So, don’t put pressure on anyone to be as comfortable with money talk as you are right away. Let them know that, just because you might be happy to dish out the exact numbers on your pay cheque or the balance of your bank account, doesn’t mean that they have to be too. Taking the pressure off your mate to contribute will help them feel more relaxed about the topic and might even give them the confidence they need to start talking more openly about money in the future.

3. Normalise Money Talk

The more we talk about something, the less scary the topic becomes. It’s kind of like when you’re a kid and your parents sit you down to have that very first conversation about the birds and the bees. The first time you talk about sex is terrifying to say the least. Yet, as adults, we never seem to stop talking about sex. And that’s because we have normalised sex talk. So, why not normalise money talk too?

If you really want to start talking about money with your mates, then bring the topic up in random conversations more often. Tell your mate that you’re trying to save money when you’re buying groceries at the supermarket together. Let your friend know that you’ve set yourself a new financial goal when you’re on a coffee date with them. Tell your co-worker that you’re picking up extra shifts so that you can become debt-free faster. The more you randomly talk about money, the more people are going to relax about the topic and the easier it’s going to be to start having deep and meaningful money chats with your mates.

4. Stop Beating Around The Bush

Don’t put any pressure on your mate to contribute their personal financial situation to the conversation but please get to the damn point. Dilly-dallying around the topic is not going to do either of you any favours, so if you’ve got something to say, then man the hell up and say it. The more you umm and ahh around the topic, the more awkward it is going to be, trust me.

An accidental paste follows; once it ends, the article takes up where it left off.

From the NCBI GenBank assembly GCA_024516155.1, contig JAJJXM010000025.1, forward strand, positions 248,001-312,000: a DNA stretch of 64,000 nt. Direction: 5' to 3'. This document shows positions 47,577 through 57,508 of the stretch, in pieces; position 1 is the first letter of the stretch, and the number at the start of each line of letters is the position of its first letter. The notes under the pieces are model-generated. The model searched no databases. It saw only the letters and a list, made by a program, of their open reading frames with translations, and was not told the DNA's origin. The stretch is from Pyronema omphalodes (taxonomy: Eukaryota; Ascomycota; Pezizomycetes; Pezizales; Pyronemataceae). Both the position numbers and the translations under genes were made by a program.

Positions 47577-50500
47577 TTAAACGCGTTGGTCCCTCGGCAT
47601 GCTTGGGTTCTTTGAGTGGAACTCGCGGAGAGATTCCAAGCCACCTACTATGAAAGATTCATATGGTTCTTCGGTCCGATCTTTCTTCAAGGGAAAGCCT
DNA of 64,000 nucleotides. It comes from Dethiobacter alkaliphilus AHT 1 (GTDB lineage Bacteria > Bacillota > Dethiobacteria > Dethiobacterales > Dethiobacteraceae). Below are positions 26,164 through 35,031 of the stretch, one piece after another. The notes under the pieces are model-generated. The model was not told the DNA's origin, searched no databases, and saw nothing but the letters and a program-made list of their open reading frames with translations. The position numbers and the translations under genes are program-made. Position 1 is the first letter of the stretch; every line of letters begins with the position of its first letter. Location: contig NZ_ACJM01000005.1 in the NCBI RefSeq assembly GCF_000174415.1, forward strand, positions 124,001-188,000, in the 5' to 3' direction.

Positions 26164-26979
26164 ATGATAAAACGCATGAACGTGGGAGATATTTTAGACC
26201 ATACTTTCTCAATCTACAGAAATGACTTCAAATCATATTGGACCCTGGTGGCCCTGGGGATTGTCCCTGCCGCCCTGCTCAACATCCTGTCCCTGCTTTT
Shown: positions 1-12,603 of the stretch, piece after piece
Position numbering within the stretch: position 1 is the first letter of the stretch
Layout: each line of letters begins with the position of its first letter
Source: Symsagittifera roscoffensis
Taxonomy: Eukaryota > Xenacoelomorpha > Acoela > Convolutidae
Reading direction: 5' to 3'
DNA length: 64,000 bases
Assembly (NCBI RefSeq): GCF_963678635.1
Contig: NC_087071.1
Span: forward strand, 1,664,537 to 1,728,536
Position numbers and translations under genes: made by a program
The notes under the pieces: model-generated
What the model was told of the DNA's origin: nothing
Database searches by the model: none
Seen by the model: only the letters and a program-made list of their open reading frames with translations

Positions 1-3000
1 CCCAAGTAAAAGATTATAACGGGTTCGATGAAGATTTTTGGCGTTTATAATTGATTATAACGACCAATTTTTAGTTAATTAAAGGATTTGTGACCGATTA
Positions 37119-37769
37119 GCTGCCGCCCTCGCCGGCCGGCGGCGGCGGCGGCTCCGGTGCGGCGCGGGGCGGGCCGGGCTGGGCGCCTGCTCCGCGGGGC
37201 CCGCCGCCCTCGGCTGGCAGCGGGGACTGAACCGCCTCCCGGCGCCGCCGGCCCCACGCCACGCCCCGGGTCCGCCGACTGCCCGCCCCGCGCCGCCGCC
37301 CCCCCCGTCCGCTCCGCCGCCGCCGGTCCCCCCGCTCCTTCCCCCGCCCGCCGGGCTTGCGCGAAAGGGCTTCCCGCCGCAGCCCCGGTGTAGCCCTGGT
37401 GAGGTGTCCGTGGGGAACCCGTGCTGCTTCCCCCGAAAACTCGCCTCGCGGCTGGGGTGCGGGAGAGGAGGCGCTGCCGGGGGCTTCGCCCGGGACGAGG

5. Use The COVID Pandemic To Your Advantage

The one thing we can all agree on in regards to the COVID pandemic is that it has turned the worldwide economy into a complete shit show. Everyone has been financially impacted by The Rona in one way or another, and so it’s pretty much the perfect excuse to start talking about money with your friends.

Seriously, who is going to judge you now if you say that you can’t go out for drinks because you need to save money to pay rent? Or if you say that you need to stop paying your mortgage for a little bit so that you can concentrate on building up your emergency savings? Or if you tell people that you’re feeling anxious about money because you’ve just been made redundant or because your business isn’t doing so well? No-one is going to judge you right now because you can blame it all on COVID. So, use this time to pass the blame and to start talking more openly about money with your mates. It’s going to be bloody great for your finances.

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The Stingy Bitch

Based in Sydney, Australia.
Created in 2020.

This site and all of it’s contents are provided for entertainment purposes only and do not constitute personal financial advice. All products that are mentioned are general product advice only, not personal product advice. Not all options are presented and my opinions are subject to change. All content and posts have been prepared as a general summary only and is not intended to be financial advice with respect to any particular matter. This post should not be relied on with respect to any particular matter. If you have questions about any aspect of the content or this site or otherwise require personal financial advice, you ought to seek financial advice. The author disclaims liability to any person who relies on this post.

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Published by thestingybitch

A Twenty-Somethings Guide to Saving Money Whilst Still Living Your Best Life